Countering illegal trade in WEEE

Only one-third of all e-waste that arises in Europe every year is reported as collected the other two-thirds is unaccounted for or ends up in illegal shipments to other parts of the world, in the waste bin or fly tipped. CWIT - Countering WEEE Illegal Trade - allowed the WEEE Forum to better understand how to account for the ‘parallel flows’, and what measures are most effective in countering illegal or sub-standard operations.

The CWIT project concluded that the mismanagement of discarded electronics within Europe involves a volume 10 times that of e-waste shipped to foreign shores in undocumented exports, following its 2-year investigation into the functioning of the used and waste electronics market.

The project found that in Europe just 35% (3.3 million tonnes of 9.5 million tonnes) of used (but still functioning) and waste electronics and electrical equipment discarded by companies and consumers in 2012 wound up in official collection and recycling systems.

The other discarded electronics - 6.2 million tonnes in all - was either exported, recycled under non-compliant conditions or simply thrown in waste bins.

The study estimated that 1.3 million tonnes of discarded electronics departed the EU in undocumented mixed exports, of which an estimated 30% (about 400,000 tonnes) was electronic waste; and 70% functioning equipment.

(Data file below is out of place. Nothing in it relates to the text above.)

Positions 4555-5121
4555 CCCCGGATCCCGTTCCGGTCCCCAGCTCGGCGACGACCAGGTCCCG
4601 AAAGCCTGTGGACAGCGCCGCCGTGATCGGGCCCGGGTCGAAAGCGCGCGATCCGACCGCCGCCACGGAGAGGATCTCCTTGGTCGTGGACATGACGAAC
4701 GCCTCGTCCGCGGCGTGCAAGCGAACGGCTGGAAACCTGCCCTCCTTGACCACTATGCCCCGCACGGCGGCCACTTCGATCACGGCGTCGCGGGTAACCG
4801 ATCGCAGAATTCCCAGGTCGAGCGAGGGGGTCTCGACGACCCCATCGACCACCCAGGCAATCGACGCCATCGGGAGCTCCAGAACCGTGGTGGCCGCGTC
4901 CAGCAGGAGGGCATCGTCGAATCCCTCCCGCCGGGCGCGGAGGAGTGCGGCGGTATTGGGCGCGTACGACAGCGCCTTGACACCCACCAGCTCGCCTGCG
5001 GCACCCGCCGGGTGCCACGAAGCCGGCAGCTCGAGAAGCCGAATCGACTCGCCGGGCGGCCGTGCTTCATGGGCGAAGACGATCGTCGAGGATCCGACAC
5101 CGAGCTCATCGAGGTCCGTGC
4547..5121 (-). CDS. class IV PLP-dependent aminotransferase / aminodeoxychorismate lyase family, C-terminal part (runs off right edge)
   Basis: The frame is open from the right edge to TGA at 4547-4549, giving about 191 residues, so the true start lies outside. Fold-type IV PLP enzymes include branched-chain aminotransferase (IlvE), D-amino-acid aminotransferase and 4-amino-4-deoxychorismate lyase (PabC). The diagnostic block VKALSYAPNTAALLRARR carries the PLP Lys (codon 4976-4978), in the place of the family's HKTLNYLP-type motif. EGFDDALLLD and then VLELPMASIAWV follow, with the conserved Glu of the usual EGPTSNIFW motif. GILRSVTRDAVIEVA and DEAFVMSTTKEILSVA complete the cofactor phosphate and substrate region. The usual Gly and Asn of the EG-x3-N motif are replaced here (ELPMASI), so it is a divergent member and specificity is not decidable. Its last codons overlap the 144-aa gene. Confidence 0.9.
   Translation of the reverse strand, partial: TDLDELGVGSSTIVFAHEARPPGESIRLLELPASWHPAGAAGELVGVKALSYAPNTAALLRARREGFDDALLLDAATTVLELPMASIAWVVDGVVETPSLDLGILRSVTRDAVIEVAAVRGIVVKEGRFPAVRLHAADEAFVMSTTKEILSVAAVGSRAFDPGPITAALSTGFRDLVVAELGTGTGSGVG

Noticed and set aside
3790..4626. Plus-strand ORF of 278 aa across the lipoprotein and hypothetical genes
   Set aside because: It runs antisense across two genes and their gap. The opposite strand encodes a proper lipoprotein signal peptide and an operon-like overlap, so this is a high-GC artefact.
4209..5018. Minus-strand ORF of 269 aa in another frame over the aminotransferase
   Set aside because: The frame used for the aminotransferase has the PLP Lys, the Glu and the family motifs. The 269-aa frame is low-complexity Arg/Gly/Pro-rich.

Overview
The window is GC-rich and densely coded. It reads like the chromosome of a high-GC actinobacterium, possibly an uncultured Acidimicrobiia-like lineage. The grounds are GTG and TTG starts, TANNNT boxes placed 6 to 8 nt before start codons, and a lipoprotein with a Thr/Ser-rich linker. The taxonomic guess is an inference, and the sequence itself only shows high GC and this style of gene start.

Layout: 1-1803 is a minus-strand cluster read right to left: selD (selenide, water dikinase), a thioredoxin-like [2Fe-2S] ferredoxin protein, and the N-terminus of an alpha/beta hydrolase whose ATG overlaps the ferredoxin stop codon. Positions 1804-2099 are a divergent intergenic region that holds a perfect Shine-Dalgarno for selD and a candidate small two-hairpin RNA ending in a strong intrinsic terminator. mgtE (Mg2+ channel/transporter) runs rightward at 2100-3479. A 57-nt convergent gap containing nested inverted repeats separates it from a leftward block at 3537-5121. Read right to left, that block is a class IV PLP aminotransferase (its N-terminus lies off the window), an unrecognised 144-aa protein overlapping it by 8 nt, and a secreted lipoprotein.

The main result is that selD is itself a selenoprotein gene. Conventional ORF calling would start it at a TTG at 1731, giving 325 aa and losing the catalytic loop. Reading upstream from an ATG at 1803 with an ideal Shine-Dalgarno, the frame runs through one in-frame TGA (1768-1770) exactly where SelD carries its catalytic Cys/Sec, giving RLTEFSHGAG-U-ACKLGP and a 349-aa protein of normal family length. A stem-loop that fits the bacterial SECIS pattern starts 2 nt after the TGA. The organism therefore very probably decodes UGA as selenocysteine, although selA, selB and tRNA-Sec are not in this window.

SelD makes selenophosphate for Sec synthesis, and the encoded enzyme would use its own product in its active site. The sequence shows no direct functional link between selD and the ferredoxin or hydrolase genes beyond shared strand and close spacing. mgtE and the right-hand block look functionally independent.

In Europe just 35% of used and waste EEE in 2012 wound up in official collection and recycling systems.

More than 10 times the 400,000 tonnes of e-waste exported - some 4.7 million tonnes - was wrongfully mismanaged or illegally traded within Europe itself. The research also found, even in the few EU member states with robust, effective reporting systems, monitoring of de-pollution efforts and up-to-standard treatment conditions are not always securely in place.

The widespread theft of valuable components such as circuit boards and precious metals from waste electronics results in a serious loss of materials and resources for compliant waste processors in Europe. This annual estimated loss is valued at between €800 million and €1.7 billion (US $877 million to $1.86 billion).

Avoided costs of compliance with EU regulations (mainly de-pollution), is estimated at €150 million to €600 million (US $165 million to $658 million) annually.

The project was funded by the EU under the Seventh Framework Programme for Research and Technological Development and was undertaken by INTERPOL, United Nations University (UNU), United Nations Interregional Crime and Justice Research Institute, the WEEE Forum, the Cross Border Research Association, Zanasi & Partners and Compliance and Risks.